Luke Devlin is a history teacher working on his thesis. When school vacation starts, Luke buys himself a new journal and is determined to record his days in the summer. Living in Denver, he can’t wait for the outdoor adventures to begin. But life has other plans when Luke’s brother, Matt, becomes ill with a difficult diagnosis. Luke also meets Jeffrey, a Wyoming cowboy, and quickly falls in love, but Jeffrey has some big secrets he is keeping hidden.
The easy days of summer become unfulfilled wishes as Luke’s love life and family life become completely overwhelmed as he confronts life’s harsh realities under the summer sun.
I really enjoy books that have this framework—almost a story within a story as a character records their journey over a particular time frame. That is the case here somewhat and Luke has a story to tell, but the narrative offered too much and then not enough almost simultaneously.
The book opens at the end, in the month of December, and we know upfront one major event that happens. The story then moves back to the month of June and is divided into parts over the next four months. Luke is close to his brother, but when he spends time with Matt at the lake, he knows something is off and encourages him to see a doctor. This sets off a good portion of the story as Luke deals with Matt’s diagnosis. Luke also meets an older man and gets caught up in a love affair and falls in love in a few weeks.
The journal entries are woven into the story, but they had the same tone as the rest of the book and didn’t offer much different information then what we were given in the main part of the book, so the part that was supposed to hook me fell flat. Luke also starts a relationship with Jeffrey, but they don’t spend all that much time together as they live in different states, and some of their interactions are off page and alluded to and we are told more than we are shown. This didn’t offer any of the emotion I was supposed to feel as Luke was falling in love and then watching this new relationship crumble. The relationship arc is also left open and we aren’t told what the status will be for the men at the end of the story.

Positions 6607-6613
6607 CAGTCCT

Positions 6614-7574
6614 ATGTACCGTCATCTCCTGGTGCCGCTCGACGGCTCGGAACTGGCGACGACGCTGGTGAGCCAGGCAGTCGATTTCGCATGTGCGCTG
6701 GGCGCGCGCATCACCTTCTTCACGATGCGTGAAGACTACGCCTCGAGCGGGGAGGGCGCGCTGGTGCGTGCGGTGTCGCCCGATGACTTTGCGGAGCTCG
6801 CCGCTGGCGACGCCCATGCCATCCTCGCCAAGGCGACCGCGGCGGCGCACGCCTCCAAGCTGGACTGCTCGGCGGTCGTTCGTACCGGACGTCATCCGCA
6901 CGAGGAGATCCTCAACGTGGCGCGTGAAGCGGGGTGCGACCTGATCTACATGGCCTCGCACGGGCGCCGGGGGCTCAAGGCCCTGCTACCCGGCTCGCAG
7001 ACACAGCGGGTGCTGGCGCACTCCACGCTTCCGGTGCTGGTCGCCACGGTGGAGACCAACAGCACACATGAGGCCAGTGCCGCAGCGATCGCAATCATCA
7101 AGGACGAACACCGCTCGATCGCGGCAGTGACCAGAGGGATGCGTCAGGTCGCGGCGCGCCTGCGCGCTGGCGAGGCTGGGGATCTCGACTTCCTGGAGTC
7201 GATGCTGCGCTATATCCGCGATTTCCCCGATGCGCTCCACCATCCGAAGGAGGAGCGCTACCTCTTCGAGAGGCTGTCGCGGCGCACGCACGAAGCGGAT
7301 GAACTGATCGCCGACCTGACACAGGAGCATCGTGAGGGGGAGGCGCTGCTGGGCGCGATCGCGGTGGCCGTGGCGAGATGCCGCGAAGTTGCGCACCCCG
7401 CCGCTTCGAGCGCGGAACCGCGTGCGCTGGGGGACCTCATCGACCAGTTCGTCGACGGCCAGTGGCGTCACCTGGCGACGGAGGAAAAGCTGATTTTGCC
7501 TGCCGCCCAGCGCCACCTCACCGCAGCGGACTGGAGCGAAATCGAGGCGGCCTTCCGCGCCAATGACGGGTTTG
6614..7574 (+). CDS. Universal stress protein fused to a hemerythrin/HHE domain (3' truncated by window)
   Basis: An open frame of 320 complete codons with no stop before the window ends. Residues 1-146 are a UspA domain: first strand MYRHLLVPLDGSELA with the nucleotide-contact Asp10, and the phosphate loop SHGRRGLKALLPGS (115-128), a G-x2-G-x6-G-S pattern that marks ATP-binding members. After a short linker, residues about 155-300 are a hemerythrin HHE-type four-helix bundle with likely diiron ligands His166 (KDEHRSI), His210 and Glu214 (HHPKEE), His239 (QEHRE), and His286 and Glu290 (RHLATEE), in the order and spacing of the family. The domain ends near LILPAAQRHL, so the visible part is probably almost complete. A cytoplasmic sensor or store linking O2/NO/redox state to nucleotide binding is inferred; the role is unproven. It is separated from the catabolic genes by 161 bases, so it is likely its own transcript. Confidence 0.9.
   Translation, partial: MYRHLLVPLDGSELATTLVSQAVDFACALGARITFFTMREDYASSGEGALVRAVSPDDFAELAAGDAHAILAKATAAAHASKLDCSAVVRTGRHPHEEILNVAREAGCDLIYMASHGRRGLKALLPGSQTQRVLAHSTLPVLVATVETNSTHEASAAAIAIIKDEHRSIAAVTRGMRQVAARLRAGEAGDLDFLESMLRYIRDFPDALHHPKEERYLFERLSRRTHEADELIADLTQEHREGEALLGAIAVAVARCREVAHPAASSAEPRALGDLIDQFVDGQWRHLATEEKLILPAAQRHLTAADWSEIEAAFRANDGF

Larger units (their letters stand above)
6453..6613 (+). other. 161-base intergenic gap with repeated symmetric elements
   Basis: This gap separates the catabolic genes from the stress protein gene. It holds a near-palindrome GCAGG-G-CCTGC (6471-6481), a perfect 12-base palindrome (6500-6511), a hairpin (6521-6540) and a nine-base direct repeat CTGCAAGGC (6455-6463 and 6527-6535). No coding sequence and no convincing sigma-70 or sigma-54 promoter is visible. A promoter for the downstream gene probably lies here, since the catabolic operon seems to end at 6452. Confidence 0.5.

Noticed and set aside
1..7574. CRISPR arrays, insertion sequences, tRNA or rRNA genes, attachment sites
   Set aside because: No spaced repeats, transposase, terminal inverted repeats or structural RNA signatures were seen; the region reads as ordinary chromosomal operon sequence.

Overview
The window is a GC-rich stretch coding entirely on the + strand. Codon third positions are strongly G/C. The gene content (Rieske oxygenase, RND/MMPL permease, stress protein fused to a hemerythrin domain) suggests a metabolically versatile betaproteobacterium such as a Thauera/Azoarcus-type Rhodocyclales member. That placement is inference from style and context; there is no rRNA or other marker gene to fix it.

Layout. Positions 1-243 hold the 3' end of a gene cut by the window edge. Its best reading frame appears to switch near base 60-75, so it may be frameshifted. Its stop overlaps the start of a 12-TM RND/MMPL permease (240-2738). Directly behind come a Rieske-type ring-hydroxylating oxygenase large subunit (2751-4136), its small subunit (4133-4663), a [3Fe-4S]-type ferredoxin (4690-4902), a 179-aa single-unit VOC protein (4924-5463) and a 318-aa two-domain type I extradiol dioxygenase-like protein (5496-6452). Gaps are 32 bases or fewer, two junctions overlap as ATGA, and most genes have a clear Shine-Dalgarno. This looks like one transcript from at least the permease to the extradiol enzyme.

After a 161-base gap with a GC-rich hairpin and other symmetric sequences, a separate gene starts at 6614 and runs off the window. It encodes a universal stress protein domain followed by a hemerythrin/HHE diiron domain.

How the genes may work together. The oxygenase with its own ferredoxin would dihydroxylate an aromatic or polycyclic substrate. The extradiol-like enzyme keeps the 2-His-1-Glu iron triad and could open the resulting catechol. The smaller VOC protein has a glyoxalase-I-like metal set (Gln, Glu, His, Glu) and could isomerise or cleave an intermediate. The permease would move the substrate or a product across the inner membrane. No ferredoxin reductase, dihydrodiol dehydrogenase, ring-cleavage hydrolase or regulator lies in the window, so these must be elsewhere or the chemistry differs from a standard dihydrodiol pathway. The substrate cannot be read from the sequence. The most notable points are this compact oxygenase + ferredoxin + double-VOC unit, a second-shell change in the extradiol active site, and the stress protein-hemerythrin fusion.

There are also many, many (so many) social issues packed into this book and some are mentioned only briefly and remain on the surface. There is reference to nature conservation, clean energy and fracking, environmental protection, animal rights as it pertains to cattle ranchers, religion and existentialism, philosophy and literature, homophobia, single parents, death, family, life, love, and loss. It was too much for me in one novel and, since I am not an expert on all the things, I cannot attest to the authenticity or appropriateness of each and every point raised.
I would not go into this book looking for a romance, as Luke’s relationship with Jeffrey is on the periphery of this story, so it would be a better choice for general LGBT fiction. The ending felt incomplete and unsettled and while life sometimes is that way, as this particular novel came to a close, I was looking for that spark that would have made the journey more worthwhile.